'Beat the cheat': disability welfare benefits and newspaper reporting


Gerry Bennison offers food for thought in his blog on research into how disability welfare has been characterised in popular UK tabloid articles.

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Depression to blame for violent crime? The curse of the headline writers


Laurence Palfreyman highlights a population study from researchers at Oxford University, which investigates the links between depression and violent crime. The study finds that people with depression were three times more likely to have been convicted of violent crime than those without depression, but we need to be careful about how we interpret these relative risk figures.

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Can schools prevent eating disorders?


In 2012 there was a call from Parliament to research school interventions to reduce body dissatisfaction. Helen Bould reports on an RCT of school-based prevention programme for eating disorders, which highlights the need for more work in this area.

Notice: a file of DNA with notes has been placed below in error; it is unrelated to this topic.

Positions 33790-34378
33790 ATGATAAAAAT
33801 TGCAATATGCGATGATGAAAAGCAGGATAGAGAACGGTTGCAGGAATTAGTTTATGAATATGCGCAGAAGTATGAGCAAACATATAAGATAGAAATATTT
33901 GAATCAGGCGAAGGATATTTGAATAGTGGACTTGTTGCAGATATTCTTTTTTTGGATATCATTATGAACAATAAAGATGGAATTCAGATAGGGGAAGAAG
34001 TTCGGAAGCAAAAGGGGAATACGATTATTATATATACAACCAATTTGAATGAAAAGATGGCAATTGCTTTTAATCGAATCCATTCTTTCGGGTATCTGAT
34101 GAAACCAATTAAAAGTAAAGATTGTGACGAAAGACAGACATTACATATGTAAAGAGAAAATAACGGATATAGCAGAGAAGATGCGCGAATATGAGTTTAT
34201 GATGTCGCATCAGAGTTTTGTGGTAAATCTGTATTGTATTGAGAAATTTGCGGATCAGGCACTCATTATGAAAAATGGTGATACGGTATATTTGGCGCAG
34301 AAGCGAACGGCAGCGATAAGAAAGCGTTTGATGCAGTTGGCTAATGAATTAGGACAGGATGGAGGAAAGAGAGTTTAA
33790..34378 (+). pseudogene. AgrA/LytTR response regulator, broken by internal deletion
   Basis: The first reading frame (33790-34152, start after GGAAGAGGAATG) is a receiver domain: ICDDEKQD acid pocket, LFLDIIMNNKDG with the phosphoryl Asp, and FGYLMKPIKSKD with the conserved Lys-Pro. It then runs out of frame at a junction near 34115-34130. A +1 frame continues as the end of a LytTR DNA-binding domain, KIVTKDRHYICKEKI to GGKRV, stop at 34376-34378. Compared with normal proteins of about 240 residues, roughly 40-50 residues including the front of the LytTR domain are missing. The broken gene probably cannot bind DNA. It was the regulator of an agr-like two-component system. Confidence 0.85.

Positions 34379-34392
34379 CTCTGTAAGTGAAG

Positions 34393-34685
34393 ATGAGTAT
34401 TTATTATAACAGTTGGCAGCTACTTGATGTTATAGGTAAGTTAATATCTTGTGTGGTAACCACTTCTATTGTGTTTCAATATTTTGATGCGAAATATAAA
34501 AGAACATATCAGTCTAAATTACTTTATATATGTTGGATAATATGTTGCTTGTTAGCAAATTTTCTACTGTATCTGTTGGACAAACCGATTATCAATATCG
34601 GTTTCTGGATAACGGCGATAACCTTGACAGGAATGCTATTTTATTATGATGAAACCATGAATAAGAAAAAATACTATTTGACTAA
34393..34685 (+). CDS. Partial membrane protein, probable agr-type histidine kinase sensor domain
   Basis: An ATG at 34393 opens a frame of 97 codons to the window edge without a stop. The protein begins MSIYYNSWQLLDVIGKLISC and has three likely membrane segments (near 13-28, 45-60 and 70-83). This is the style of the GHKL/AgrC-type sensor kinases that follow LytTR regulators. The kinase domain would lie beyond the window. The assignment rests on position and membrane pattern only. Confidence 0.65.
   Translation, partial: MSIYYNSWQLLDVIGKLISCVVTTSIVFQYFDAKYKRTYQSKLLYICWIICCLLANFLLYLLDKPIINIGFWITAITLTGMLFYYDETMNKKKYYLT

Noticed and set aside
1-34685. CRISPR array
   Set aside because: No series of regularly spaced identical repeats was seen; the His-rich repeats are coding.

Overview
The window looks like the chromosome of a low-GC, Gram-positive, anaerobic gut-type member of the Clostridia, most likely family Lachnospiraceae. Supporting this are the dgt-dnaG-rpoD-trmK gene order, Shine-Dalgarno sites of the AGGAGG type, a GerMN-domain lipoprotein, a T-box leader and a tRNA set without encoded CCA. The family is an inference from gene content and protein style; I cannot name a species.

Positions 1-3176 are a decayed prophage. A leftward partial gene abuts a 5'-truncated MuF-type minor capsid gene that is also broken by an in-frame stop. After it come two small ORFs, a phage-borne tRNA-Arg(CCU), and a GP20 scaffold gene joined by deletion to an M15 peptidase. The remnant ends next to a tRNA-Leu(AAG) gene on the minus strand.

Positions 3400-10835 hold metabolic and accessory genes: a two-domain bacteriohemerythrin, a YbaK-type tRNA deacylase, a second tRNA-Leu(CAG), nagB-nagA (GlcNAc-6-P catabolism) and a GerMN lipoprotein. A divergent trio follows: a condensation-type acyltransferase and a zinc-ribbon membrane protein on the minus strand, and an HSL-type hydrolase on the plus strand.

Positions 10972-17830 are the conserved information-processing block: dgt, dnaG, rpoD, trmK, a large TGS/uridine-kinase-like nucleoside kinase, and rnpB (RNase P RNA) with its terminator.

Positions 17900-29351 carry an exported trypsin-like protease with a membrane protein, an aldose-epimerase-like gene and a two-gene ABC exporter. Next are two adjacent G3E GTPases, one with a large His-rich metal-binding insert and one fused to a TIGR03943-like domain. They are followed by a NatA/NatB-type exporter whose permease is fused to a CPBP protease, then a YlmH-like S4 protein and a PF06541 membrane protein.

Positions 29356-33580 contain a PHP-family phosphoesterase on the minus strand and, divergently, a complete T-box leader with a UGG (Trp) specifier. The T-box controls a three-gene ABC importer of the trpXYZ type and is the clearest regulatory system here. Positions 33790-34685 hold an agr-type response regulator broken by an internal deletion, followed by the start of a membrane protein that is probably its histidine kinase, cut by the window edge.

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Antidepressants, safety warnings and suicide risk in young people


Andrew Shepherd reviews the recent controversial BMJ study that suggests the FDA black box warning about antidepressant use in young people, may have inadvertently caused an increase in suicidal behaviour. He finds it’s not quite that clear cut.

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Women react more to stress than men after reading negative news stories, according to new PLoS ONE study


You won’t be surprised to hear that Mrs Elf and I have stopped watching the Oak Tree TV News and we’ve also stopped listening to the Woodland Wire on the wireless. Goodness me, the news is always so depressing! “Blah blah blah, chalara ash dieback, blah blah blah, badger cull”. To be honest, we’d rather [read the full story…]